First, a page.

Retailers, consumers and prices
Check out who’s making a bet on Borders, the struggling bookseller.
Financier Bennett LeBow, chairman of tobacco holding company Vector Group Ltd, is buying 11.1 million Borders shares through a company he controls — making him Borders’ single largest shareholder.
Borders CEO Mike Edwards praised LeBow’s turnaround prowess- fair enough. If you can help tabacco companies, you can probably help any ailing company.
Borders said it would use some of the money from LeBow to raise its profile in the fast-growing electronic books market. The No. 2 specialty bookstore chain expects to debut its e-bookstore, powered by Kobo in June. Kobo’s reader which will prominently feature Borders’ ebookstore, faces fierce competition from the likes of Amazon’s Kindle, Apple’s iPad and Sony’s Reader.
LeBow stepped in a few weeks after the bookseller repaid a $42.5 million loan to Bill Ackman’s Pershing Square Capital Management, which owns 10.6 million shares and had been Borders biggest investor prior to LeBow’s invesment.
from Dhanya Skariachan:
Check outa mixed bag of results from the consumer world.
Investors looking for yet another clue to gauge the strength of the U.S. consumer spending recovery might find some solace in online retailer Overstock's results and women's apparel retailer Ann Taylor's strong first-quarter outlook.
Overstock, which sells excess inventories of clothing, accessories, furniture and other items, recorded a 42 percent rise in quarterly sales, while Ann Taylor forecast a same-store sales rise of 11 percent in its latest first quarter.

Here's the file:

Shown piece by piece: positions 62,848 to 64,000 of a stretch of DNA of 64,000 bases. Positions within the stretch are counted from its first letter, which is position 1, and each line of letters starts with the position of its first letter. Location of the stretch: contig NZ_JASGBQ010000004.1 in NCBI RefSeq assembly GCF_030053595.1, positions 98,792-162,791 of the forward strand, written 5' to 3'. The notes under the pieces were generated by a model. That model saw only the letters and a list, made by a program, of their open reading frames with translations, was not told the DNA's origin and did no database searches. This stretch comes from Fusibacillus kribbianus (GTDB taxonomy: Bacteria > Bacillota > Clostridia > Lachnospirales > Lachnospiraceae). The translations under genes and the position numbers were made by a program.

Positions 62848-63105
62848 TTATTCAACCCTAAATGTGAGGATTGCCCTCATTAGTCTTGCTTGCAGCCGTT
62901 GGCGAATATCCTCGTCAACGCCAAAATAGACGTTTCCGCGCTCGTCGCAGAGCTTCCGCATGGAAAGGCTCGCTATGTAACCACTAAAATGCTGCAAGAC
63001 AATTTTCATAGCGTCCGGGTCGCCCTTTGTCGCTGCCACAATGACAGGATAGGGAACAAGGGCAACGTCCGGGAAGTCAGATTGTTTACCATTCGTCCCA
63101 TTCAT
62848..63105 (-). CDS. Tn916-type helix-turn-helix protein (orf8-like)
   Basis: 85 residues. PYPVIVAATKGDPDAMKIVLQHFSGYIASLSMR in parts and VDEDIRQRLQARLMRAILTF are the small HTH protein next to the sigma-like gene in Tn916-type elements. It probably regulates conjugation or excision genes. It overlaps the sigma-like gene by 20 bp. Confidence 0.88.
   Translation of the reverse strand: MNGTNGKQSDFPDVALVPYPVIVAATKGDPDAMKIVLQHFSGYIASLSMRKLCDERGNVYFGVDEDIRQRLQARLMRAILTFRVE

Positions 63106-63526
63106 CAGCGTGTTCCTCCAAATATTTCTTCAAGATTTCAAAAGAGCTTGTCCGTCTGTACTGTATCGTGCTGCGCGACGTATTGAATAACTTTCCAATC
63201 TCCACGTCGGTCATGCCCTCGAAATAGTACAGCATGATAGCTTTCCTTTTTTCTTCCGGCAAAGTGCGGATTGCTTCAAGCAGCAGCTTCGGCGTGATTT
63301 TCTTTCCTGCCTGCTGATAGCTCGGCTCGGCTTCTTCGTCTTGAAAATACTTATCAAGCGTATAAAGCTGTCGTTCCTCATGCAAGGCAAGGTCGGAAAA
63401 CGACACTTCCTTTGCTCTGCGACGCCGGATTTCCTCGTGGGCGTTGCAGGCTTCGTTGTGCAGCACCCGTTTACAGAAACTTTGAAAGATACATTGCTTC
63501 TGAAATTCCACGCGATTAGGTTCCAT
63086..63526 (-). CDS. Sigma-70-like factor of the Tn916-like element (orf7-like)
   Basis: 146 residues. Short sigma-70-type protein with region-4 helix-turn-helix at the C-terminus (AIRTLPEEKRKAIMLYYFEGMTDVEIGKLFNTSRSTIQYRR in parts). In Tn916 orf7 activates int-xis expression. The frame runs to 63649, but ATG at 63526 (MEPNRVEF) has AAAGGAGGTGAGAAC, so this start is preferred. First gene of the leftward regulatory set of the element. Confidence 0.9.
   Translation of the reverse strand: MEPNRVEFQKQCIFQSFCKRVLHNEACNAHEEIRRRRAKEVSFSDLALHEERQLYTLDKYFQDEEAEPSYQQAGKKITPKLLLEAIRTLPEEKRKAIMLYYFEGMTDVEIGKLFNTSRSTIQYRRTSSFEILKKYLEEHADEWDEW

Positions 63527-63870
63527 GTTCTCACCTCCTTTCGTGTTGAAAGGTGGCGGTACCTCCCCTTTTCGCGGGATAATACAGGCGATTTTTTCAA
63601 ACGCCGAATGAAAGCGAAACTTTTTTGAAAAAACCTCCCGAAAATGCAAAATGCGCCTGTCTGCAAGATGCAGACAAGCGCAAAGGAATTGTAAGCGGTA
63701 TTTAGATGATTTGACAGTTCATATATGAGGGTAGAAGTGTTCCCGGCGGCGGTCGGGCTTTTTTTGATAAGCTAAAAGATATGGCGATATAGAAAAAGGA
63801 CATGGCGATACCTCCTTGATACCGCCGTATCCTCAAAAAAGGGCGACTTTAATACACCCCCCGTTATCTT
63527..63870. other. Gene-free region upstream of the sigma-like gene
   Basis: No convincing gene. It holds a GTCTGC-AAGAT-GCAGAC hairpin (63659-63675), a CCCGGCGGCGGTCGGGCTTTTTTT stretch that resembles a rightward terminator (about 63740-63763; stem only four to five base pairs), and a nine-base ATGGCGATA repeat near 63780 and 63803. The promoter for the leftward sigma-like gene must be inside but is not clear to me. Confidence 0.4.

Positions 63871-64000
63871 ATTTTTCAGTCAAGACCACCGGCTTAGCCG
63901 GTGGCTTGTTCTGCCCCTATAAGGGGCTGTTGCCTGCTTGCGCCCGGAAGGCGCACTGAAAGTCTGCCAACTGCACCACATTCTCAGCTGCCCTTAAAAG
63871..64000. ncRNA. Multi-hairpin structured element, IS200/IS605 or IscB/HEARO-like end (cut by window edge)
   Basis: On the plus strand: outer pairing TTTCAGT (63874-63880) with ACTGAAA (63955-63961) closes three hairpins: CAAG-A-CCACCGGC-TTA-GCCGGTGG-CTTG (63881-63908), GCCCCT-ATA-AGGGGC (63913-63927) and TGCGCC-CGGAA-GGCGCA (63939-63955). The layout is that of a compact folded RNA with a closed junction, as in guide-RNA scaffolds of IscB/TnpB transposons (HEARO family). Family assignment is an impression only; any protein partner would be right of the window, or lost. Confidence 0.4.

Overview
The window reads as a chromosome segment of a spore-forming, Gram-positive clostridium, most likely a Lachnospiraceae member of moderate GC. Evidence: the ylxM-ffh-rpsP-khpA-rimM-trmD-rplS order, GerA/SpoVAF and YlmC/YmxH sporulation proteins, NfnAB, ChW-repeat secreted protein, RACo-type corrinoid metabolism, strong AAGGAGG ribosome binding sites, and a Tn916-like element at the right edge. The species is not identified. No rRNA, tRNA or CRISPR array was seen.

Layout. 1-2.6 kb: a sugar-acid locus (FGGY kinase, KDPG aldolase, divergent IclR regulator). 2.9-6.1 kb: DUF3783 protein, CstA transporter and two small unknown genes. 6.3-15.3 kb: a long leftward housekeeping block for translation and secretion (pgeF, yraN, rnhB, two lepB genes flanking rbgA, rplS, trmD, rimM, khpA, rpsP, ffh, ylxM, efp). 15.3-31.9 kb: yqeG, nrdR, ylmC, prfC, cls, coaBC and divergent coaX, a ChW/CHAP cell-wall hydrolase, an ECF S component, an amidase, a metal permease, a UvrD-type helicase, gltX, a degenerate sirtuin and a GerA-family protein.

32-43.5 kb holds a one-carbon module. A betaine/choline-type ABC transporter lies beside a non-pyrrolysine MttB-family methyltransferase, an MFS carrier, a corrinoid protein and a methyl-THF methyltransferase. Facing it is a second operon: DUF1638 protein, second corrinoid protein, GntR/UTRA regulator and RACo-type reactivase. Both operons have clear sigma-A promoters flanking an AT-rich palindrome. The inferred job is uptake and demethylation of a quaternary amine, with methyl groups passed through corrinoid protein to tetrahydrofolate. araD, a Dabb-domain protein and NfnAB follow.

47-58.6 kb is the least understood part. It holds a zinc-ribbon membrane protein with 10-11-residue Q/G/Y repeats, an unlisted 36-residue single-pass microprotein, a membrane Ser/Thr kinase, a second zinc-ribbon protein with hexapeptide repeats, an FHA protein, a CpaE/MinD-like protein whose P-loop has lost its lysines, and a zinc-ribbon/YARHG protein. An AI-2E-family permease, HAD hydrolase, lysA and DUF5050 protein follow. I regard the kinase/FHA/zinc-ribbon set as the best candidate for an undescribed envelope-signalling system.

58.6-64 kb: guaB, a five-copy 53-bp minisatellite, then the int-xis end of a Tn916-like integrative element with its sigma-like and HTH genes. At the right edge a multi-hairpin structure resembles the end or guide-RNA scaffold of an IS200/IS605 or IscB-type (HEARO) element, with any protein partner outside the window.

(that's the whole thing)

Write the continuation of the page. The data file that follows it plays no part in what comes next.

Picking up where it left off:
For the modern professional woman who may have trouble putting together separate pieces of clothing in an interesting way, Ann Taylor LOFT is offering some help.
Its latest effort, called LOFT Style Studio, involves four stylists taking various items from the brand’s fall collection and putting them together in ways that may be unexpected (think faux fur vest on top of a tweed-like jacket or a striped cardigan over a floral dress). The ensembles will appear in LOFT stores, and various executives promise there will be ways for curious consumers to interact with the stylists and the brand via social networking.
Check out the better-than-expected results being served up by food companies.
Chocolate maker Hershey posted a quarterly profit above analysts’ expectations, said it was on target to meet its 2010 earnings forecast and boosted its dividend. The company also said it would boost advertising to try to sell more candy, including Almond Joy and York peppermint patties.
Meanwhile, Archer Daniels Midland, one of the largest processors of corn and soybeans, saw its profit slip 2 percent, but the results still topped analysts’ forecasts, and Pepsi Bottling also topped Wall Street’s view as productivity improvements offset a dip in sales. Fruit and vegetable producer Dole Food reported a higher fourth-quarter profit and paid down debt.
On Friday morning, AnnTaylor Stores reported lower-than-expected quarterly revenue and gave a cautious forecast for the current holiday quarter.
That staple in women’s fashion just turned 75!
Levi Strauss & Co created the first 701 denims for women in 1934 (the iconic 501 for men came long before) as ranchwear. But the company’s women’s jeans are now as much a favorite with the hip and chic as with the more casual wearer.